In 1785 another group of Americans came to our area. These Loyalists preferred to stay loyal to the British crown rather than join the new United States of America. Over 10,000 people went to Shelburne, Nova Scotia in 1783 although most did not stay there long. In 1785 twenty-five Loyalists families left Shelburne and came to Tusket, a village approximately 10 miles from Yarmouth. Two subgroups of the Loyalists were the Black Loyalists (some of whom came as slaves and some who were free men) and soldiers who had fought for the British in the American Revolution. Some of the soldiers were British, others, such as the Hessians, were mercenaries and still others came from Jamaica.
The largest group to settle the immediate area around Yarmouth was the New England Planters. Whereas the Planters who settled the Annapolis Valley turned to the soil for a living those in Yarmouth turned to the sea for their livelihood. This was partly because of the rocky nature of the land and partly due to the abundance of fish. Not only could the settlers fish but they could use the ocean as a highway to transport their catches. The forest nearby provided lumber to allow them to build their own vessels.
From these small vessels Yarmouth shipbuilders and businessmen developed fleets of large ocean-going sailing vessels in the mid- to late-1800's. (See Story # 2 for a brief history of Yarmouth's shipping industry.)
Lobster Boats ( Cape Island Design) at Sandford, near Yarmouth.
The 1870's and 80's were times of great prosperity and growth for Yarmouth. Ambitious public buildings such as churches and schools were built while industries and businesses bloomed. Cultural life and recreation were not forgotten; there were literary societies, musical and theatrical groups, and sports organizations.
As the sailing vessel bowed out to the steamers, Yarmouth businessmen reinvested their money. A major industry was established in the Yarmouth Duck and Yarn Company. Dominion Textiles, the descendant of that company, was a mainstay of Yarmouth's industry until 1991.
Although greatly overshadowed by the glories of the square-riggers, Yarmouth's fishing vessels and the fishing industry itself have always formed the backbone to Yarmouth's prosperity. Today the industry is still of great importance with the main catches being lobster, scallops and herring.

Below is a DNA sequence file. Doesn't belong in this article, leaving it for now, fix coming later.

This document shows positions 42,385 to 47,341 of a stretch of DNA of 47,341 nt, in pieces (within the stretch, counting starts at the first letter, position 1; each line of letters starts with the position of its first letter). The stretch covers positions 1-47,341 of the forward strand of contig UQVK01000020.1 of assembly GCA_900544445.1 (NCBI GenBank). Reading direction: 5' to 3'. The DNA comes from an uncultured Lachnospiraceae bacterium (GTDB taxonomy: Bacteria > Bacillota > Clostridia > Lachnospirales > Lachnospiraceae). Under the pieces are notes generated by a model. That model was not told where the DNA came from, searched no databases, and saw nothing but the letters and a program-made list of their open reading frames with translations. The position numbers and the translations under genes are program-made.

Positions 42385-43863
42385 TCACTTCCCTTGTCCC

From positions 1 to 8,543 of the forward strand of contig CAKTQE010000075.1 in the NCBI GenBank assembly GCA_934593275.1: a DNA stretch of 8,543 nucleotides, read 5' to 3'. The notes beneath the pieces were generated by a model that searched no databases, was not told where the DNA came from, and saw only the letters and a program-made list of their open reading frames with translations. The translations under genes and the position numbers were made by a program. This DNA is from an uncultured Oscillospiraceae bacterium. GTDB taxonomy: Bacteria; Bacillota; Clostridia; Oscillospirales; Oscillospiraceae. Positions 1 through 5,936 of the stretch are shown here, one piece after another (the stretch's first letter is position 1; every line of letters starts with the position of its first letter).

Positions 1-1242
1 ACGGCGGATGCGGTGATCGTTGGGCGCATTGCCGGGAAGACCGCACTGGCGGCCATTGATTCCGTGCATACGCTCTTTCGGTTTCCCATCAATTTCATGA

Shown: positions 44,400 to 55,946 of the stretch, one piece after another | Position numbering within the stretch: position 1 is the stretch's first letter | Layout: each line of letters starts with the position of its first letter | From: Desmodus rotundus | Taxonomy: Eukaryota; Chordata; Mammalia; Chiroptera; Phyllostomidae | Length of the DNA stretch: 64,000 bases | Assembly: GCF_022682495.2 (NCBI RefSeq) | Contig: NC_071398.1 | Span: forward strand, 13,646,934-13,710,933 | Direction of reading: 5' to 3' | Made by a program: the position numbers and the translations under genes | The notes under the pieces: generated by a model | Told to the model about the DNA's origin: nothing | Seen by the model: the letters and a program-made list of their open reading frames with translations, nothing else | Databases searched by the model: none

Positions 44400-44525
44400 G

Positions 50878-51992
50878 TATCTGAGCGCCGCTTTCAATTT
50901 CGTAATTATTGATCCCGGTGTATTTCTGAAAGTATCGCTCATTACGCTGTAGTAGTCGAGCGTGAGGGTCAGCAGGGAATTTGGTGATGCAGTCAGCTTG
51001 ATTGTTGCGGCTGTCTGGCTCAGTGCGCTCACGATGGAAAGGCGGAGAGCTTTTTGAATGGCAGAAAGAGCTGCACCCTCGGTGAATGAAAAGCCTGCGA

The 'Old' Grand Hotel
Yarmouth, Nova Scotia
Another of today's major industries, the tourist industry, began with the creation of several steamship lines which operated vessels between Yarmouth and Boston. Freight, including blueberries and fish, was carried along with passengers. With the development of the Dominion Atlantic Railway, a fast service between Halifax and Boston or New York was established. Yarmouth acted as the changeover location and became known as the 'Gateway to Nova Scotia'. To cope with the increased travelling public, the Grand Hotel was established; so too were the two vacation hotels of Markland and Bayview across the harbour.
Yarmouth contributed to the war efforts in both the Great War and the Second World War by supplying manpower and during the latter, an active coastal command air base as well as a training base for army, air force, and fleet air arm. Today's community has benefited from many 'wartime lads' who stayed in or returned to Yarmouth to make it their home.
Yarmouth's premiere tourist site, Cape Forchu Lighthouse
Cape Forchu, Yarmouth Co
Many post-war changes have taken place including a new ferry terminal, new public wharves and modernised fish processing plants. As well, there has been a remarkable growth in institutions serving the town and environs notably a large regional hospital, new public schools, a public library, three museums, an arts centre, a new provincial art gallery (soon to be opened) and federal and provincial offices, all of which have had an impact on the economic activity, physical appearance of the town and on the life-styles of Yarmouthians.